Do you have the skills in demand for today’s supply chain?
Skills in demand in the Supply Chain Today – How do you rate?
1) Not Just Numbers
Practitioners need a combination of “hard” and “soft” skills to effectively manage in an unpredictable commercial environment. “Supply chain analytical skills are necessary and important but not sufficient; sufficiency comes with these other skills,” explains one senior supply chain executive. The “other” skills he refers to fall into the “soft” category, which includes thinking creatively and appreciating the big picture.
“Not getting bogged down in the numbers,” is how another supply chain leader describes the blend of skills he looks for. Managers must be able to use not only the analytical tools at their disposal, but also the qualitative output, he explains. This is an important observation in a profession that relies heavily on quantitative analysis.
Furthermore, this distinction is reflected in the results of a survey of 350 supply chain managers and executives carried out in 2010 by the Gartner research firm. In the survey, 64% of the respondents valued problem solving as the most important skill for a recruit to have, while only 14% felt being skilled in supply chain technology was the high priority. Yet the study also identified a shortage of problem-solving skills and an excess of technology knowledge.
The demand for higher-order problem solving also relates to the increasingly important strategic dimension of supply chain management. The leader of supply chain talent management programs at a well-known electronics manufacturer cites these capabilities as a “critical component” of the supply chain manager’s skills set, particularly at the leadership level. “This is where we are going to get our competitive advantage in the future,” he points out. “At the same time, it is not easy to nurture these qualities when individuals are steeped in day-to-day operational issues,” he laments.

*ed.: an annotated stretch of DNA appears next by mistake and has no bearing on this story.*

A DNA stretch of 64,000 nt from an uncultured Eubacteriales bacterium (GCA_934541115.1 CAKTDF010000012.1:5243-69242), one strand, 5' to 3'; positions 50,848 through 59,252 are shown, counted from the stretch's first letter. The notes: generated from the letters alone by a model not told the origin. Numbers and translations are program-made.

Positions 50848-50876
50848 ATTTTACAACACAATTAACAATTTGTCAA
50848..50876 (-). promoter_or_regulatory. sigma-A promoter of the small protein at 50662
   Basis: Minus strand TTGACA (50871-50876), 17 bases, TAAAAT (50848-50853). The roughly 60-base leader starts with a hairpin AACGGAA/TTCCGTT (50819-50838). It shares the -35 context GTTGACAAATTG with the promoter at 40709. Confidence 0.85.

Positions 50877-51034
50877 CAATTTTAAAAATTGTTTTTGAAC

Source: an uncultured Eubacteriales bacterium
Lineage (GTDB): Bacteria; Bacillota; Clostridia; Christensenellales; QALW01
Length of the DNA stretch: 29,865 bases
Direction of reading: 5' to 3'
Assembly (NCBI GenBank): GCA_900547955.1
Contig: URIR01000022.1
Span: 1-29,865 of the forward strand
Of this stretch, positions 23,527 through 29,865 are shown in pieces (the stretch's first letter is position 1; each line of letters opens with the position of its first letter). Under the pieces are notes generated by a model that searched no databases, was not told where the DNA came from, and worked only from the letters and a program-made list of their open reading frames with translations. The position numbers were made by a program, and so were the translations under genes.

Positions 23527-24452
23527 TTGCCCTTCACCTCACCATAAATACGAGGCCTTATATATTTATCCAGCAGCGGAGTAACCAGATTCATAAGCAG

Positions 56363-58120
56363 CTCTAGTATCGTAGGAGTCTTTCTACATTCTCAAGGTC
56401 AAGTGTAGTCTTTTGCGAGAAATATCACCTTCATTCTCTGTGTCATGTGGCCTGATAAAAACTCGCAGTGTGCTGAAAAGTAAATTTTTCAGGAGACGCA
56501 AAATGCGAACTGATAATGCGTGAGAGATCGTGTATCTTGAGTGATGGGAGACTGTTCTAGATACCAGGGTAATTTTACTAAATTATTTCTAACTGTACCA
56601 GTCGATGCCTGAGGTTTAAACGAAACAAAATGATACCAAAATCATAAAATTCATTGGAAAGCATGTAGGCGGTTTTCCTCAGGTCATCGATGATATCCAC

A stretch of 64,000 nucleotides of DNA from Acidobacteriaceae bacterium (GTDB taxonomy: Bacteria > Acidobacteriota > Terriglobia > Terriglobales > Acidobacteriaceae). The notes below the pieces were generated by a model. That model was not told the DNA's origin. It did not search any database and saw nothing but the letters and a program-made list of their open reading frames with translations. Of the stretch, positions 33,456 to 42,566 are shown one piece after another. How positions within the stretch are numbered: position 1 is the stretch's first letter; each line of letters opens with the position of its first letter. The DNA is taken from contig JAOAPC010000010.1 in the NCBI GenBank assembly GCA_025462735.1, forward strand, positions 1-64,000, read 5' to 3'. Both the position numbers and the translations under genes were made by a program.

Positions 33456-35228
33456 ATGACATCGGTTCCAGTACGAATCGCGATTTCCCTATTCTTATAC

2) Navigate in a fog
Extreme uncertainty has become the norm in many markets requiring supply chain professionals to be adept at “managing ambiguity,” says a supply chain leader. In his opinion, “suddenly you are looking for people who are general business managers with high-order diplomacy and commercial awareness skills.” The awareness might include an appreciation of the rigors of new product development and corporate finance.
An executive recruiter who specializes in finding professionals for senior supply chain positions believes that there is a demand for top-level managers who can “thrive in ambiguity” and not just manage under such conditions. When assessing job candidates, he looks for “learning agility,” a phrase that “captures a person’s ability to learn from past experiences and apply these lessons in new, ill-defined situations,” he explains.
3) Multi-level communicator